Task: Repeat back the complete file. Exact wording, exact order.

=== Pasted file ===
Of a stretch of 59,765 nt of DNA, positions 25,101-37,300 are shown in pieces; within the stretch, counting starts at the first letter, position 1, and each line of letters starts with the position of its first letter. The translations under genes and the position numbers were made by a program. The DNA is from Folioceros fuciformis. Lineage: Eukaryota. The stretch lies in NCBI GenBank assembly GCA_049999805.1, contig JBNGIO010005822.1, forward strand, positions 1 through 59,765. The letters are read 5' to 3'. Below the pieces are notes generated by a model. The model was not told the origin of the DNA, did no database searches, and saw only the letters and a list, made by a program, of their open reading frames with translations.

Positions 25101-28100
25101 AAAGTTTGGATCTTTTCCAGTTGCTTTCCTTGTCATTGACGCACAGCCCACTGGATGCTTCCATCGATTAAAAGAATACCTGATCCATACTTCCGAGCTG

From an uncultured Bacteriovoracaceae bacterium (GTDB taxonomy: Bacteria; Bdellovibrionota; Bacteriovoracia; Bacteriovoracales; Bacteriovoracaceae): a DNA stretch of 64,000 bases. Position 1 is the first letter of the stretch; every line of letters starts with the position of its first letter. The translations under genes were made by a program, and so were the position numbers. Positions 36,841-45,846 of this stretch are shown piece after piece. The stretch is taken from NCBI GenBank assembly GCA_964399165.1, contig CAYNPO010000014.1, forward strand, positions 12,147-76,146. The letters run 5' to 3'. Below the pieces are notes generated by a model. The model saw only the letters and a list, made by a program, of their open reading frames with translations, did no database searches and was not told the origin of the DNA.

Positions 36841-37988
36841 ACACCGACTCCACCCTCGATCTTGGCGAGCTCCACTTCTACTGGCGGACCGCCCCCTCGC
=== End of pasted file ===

Of a stretch of 59,765 nt of DNA, positions 25,101-37,300 are shown in pieces; within the stretch, counting starts at the first letter, position 1, and each line of letters starts with the position of its first letter. The translations under genes and the position numbers were made by a program. The DNA is from Folioceros fuciformis. Lineage: Eukaryota. The stretch lies in NCBI GenBank assembly GCA_049999805.1, contig JBNGIO010005822.1, forward strand, positions 1 through 59,765. The letters are read 5' to 3'. Below the pieces are notes generated by a model. The model was not told the origin of the DNA, did no database searches, and saw only the letters and a list, made by a program, of their open reading frames with translations.

Positions 25101-28100
25101 AAAGTTTGGATCTTTTCCAGTTGCTTTCCTTGTCATTGACGCACAGCCCACTGGATGCTTCCATCGATTAAAAGAATACCTGATCCATACTTCCGAGCTG

From an uncultured Bacteriovoracaceae bacterium (GTDB taxonomy: Bacteria; Bdellovibrionota; Bacteriovoracia; Bacteriovoracales; Bacteriovoracaceae): a DNA stretch of 64,000 bases. Position 1 is the first letter of the stretch; every line of letters starts with the position of its first letter. The translations under genes were made by a program, and so were the position numbers. Positions 36,841-45,846 of this stretch are shown piece after piece. The stretch is taken from NCBI GenBank assembly GCA_964399165.1, contig CAYNPO010000014.1, forward strand, positions 12,147-76,146. The letters run 5' to 3'. Below the pieces are notes generated by a model. The model saw only the letters and a list, made by a program, of their open reading frames with translations, did no database searches and was not told the origin of the DNA.

Positions 36841-37988
36841 ACACCGACTCCACCCTCGATCTTGGCGAGCTCCACTTCTACTGGCGGACCGCCCCCTCGC